DC and Maryland to sue Trump

Donald Trump (Photo credit: a katz / Shutterstock.com)

A major lawsuit is expected to be filed today by the attorneys general of Washington, D.C., and Maryland against President Donald Trump. At issue will be Trump’s continuous violation of the emoluments clause of the U.S. Constitution.

D.C. Attorney General Karl A. Racine and Maryland Attorney General Brian E. Frosh alleged in the lawsuit to be filed that  “unprecedented constitutional violations” by Trump. The suit says Trump’s continued ownership of a global business empire has rendered the president “deeply enmeshed with a legion of foreign and domestic government actors” and has undermined the integrity of the U.S. political system. Fundamental to a president’s fidelity to [faithfully execute his oath of office] is the Constitution’s demand that the president … disentangle his private finances from those of domestic and foreign powers. Never before has a president acted with such disregard for this constitutional prescription.”

According to many constitutional law experts, the lawsuit has good legal standing and Maryland and Washington, D.C., have been described as the “most perfect plaintiffs” by Norman Eisen, who served as the chief White House ethics lawyer for President Barack Obama and is board chairman of Citizens for Responsibility and Ethics in Washington (CREW), a D.C.-based watchdog group. CREW filed a lawsuit in regard to the emoluments clause in January 2017 when Trump was sworn in as president.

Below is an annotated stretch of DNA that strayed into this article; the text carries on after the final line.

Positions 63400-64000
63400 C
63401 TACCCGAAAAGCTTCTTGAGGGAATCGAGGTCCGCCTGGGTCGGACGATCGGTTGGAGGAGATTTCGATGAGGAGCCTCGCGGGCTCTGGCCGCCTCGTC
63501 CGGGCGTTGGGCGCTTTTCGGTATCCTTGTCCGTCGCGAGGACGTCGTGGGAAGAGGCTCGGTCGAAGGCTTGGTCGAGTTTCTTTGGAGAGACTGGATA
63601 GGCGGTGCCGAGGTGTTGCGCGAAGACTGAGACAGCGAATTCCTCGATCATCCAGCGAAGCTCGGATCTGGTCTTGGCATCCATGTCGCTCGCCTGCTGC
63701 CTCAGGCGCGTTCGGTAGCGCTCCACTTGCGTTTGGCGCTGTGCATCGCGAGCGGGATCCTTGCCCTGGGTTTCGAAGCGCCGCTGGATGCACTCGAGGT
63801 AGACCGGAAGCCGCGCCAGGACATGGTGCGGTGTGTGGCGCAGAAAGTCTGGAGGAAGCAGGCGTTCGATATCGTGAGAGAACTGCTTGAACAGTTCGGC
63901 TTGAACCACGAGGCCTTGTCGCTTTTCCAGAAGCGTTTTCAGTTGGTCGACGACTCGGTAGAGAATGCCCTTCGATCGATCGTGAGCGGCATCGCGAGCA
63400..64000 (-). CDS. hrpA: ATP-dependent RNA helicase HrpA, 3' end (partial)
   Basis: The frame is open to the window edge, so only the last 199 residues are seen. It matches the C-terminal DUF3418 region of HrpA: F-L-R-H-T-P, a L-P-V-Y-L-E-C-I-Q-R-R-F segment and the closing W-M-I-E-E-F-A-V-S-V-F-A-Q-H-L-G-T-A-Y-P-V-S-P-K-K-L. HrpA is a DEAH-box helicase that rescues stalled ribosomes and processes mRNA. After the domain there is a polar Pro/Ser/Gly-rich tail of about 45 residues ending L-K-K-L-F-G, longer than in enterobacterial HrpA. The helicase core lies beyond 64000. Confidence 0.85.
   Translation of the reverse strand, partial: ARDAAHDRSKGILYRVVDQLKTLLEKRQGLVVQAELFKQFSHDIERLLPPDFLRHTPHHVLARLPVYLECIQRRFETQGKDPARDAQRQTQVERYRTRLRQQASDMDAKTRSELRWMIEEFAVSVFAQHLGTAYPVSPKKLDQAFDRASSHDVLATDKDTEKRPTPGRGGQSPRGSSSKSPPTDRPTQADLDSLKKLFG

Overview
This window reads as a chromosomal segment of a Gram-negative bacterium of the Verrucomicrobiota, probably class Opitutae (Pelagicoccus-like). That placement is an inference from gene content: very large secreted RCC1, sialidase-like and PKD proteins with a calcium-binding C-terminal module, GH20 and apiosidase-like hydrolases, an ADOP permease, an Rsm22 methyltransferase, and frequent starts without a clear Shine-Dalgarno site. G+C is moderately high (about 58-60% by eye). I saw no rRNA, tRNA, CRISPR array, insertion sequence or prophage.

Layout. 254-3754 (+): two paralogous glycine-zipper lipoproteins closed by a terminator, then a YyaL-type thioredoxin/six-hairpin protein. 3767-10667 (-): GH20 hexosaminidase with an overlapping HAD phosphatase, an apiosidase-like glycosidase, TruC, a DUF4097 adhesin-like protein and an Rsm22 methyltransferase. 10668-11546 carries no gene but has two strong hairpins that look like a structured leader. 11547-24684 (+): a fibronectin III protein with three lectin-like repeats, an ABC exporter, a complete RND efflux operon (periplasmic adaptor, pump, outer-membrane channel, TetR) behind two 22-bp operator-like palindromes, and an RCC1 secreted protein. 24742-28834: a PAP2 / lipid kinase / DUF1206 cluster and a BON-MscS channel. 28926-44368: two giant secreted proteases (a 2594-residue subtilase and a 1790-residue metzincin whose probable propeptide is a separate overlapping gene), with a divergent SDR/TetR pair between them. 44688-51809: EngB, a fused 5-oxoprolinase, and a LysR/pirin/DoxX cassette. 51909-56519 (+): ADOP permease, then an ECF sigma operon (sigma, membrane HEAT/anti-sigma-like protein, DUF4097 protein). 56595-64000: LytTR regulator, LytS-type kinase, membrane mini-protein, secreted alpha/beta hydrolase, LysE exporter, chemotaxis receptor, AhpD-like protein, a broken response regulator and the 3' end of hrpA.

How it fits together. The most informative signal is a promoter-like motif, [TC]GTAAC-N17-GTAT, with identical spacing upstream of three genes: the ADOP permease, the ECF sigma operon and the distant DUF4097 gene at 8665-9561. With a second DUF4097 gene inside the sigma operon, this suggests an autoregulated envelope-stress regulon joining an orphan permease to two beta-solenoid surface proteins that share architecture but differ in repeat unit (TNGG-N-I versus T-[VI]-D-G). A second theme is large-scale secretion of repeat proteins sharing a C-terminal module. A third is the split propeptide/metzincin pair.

The emoluments clause states in part: “No Title of Nobility shall be granted by the United States: And no Person holding any Office of Profit or Trust under them, shall, without the Consent of the Congress, accept of any present, Emolument, Office, or Title, of any kind whatever, from any King, Prince, or foreign State.”

Because of Trump’s continuing business dealings, especially with his Trump-branded string of hotels, Maryland and D.C. allege that his company has an unfair advantage over competing businesses. In addition, foreign governments have changed their reservations and event planning to Trump-branded hotels. In Washington, DC Trump was in violation of a lease clause for the Trump International Hotel, which is federal property managed by the  U.S. General Services Administration (GSA). The clause stated that no elected official could remain on the lease, however, an exception was made when Trump increased the budget of the GSA.

Although Trump stated that he would divest himself of interests with his global business empire he still receives regular updates from his son, Eric, about the company status. The lawsuit further describes Trump’s activities as “unprecedented constitutional violations” and as having the potential of coming before the U.S. Supreme Court.

Mo Barnes
Mo Barnes

Maurice "Mo" Barnes is a graduate of Morehouse College and Political Scientist based in Atlanta. Mo is also a Blues musician. He has been writing for Rolling Out since 2014. Whether it means walking through a bloody police shooting to help a family find justice or showing the multifaceted talent of the Black Diaspora I write the news.

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